One common myth is that you can write out a will in your own handwriting. This is usually called a “holographic will”, (not to be confused with the holodeck on the Starship Enterprise).
A holographic will may be valid in some states, but is NOT VALID in Minnesota. So, don’t try it!
In Minnesota a will must be signed by the person who makes the will (the “testator”) and must be witnessed by two witnesses. We often add a notarized section to a will. This is not because of the will itself, but because of something called a “self-proved affidavit”. A “self-proved affidavit” is intended to help in the probate process because at the time you have the court approve the petition for probate and appoint the personal representative, you do not need to find the witnesses and have them testify to the court that they saw the will being executed. In effect, the witnesses to a self-proved will testify in advance. Finding the witnesses could be hard, or perhaps impossible, so this can be a very valuable add-on to a will. The statutory cite is Minn. Stat. 524.2-504. I should add that due to the Covid-19 pandemic, the legislature has temporarily allowed some wills which are technically defective to be probated anyway. However, I think it is much better to comply with the statutory requirements than try to convince a judge that it is “close enough”.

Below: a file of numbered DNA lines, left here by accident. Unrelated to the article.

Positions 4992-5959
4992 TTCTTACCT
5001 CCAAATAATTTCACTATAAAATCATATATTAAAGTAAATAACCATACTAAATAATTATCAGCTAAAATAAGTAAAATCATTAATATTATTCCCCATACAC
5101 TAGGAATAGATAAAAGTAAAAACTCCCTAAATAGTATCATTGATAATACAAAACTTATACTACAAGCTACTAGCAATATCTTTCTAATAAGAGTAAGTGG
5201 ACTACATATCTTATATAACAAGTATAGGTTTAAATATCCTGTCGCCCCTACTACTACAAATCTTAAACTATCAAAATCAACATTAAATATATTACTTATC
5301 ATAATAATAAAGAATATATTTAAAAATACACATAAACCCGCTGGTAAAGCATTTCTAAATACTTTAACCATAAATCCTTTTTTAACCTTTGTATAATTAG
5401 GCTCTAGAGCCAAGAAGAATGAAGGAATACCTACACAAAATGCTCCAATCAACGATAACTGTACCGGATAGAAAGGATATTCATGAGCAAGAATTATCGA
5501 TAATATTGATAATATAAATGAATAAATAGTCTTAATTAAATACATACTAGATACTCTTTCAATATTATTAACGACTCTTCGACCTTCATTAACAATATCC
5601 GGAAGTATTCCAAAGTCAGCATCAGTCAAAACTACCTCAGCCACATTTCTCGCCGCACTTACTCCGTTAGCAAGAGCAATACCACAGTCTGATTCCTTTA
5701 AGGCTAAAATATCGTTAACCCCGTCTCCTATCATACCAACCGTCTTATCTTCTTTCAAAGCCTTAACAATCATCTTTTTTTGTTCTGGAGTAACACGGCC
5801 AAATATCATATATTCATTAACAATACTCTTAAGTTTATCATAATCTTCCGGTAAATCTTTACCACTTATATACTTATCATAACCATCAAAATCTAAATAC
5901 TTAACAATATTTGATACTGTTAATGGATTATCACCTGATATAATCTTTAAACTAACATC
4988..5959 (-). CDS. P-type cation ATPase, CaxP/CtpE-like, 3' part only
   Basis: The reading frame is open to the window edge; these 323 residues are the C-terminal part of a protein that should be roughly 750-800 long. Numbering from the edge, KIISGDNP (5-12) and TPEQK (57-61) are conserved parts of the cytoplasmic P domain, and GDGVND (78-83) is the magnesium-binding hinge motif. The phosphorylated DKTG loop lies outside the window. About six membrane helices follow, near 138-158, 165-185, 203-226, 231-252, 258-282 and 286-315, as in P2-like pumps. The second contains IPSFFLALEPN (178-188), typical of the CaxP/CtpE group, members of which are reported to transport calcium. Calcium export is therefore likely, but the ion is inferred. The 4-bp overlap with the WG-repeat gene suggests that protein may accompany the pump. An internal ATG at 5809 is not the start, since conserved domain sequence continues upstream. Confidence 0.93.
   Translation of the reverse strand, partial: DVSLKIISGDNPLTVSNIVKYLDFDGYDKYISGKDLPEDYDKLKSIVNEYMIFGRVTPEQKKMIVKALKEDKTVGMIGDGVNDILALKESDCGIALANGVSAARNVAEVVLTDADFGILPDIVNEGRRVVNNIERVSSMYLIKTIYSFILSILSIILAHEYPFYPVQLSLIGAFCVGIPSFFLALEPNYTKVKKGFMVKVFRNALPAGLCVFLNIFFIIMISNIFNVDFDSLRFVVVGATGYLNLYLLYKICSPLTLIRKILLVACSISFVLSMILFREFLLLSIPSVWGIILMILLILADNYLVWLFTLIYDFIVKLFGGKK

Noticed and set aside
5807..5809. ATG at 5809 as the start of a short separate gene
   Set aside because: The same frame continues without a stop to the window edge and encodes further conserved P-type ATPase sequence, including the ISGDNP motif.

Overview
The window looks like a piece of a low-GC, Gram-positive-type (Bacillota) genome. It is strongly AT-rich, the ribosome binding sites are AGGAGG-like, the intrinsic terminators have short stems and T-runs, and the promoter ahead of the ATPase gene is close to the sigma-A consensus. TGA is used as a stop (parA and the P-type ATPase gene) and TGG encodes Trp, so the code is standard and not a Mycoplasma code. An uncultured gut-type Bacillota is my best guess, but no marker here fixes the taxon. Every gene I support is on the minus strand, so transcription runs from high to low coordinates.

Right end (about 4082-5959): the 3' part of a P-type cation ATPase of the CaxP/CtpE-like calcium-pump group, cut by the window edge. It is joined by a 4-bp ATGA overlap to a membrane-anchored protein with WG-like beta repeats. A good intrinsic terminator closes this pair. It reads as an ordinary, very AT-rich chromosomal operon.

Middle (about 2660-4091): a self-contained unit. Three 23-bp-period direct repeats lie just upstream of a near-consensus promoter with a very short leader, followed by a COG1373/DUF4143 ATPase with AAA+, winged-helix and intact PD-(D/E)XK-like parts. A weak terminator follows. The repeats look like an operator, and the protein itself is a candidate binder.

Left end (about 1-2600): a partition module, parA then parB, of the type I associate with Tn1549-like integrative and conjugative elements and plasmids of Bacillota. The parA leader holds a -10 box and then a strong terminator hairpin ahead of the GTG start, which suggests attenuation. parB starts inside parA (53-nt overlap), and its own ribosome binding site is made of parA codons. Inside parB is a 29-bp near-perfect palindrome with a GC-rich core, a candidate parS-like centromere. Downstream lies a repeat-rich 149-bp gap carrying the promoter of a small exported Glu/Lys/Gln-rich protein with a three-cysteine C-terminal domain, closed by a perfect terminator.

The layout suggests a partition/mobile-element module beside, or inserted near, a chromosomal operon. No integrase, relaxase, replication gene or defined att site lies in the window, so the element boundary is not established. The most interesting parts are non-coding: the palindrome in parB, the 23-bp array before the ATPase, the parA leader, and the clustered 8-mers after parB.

A second common myth is that a person who benefits under a will cannot be a witness. Minn. Stat. 524.2-505 says: “(b) The signing of a will by an interested witness does not invalidate the will or any provision of it.”
Frankly, I think it is better practice to have someone other than a beneficiary witness your will, but in a technical sense it is okay.
Let me know if I can help you with a will and other estate planning issues by calling me at 320-252-4473.